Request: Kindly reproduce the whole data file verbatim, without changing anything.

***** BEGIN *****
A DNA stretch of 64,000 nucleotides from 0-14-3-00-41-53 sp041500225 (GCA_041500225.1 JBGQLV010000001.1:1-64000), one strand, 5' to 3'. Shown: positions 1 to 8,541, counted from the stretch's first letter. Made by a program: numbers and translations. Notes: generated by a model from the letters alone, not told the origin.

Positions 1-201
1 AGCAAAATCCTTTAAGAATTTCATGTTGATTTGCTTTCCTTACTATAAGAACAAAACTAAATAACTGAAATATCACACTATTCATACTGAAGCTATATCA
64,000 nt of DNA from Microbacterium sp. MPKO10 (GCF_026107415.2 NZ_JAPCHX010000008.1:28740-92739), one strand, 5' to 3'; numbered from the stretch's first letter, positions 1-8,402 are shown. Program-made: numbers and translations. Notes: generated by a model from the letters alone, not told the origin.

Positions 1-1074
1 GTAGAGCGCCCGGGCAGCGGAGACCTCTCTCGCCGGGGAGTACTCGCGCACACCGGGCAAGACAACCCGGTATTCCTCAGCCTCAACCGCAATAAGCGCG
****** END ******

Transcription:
A DNA stretch of 64,000 nucleotides from 0-14-3-00-41-53 sp041500225 (GCA_041500225.1 JBGQLV010000001.1:1-64000), one strand, 5' to 3'. Shown: positions 1 to 8,541, counted from the stretch's first letter. Made by a program: numbers and translations. Notes: generated by a model from the letters alone, not told the origin.

Positions 1-201
1 AGCAAAATCCTTTAAGAATTTCATGTTGATTTGCTTTCCTTACTATAAGAACAAAACTAAATAACTGAAATATCACACTATTCATACTGAAGCTATATCA
64,000 nt of DNA from Microbacterium sp. MPKO10 (GCF_026107415.2 NZ_JAPCHX010000008.1:28740-92739), one strand, 5' to 3'; numbered from the stretch's first letter, positions 1-8,402 are shown. Program-made: numbers and translations. Notes: generated by a model from the letters alone, not told the origin.

Positions 1-1074
1 GTAGAGCGCCCGGGCAGCGGAGACCTCTCTCGCCGGGGAGTACTCGCGCACACCGGGCAAGACAACCCGGTATTCCTCAGCCTCAACCGCAATAAGCGCG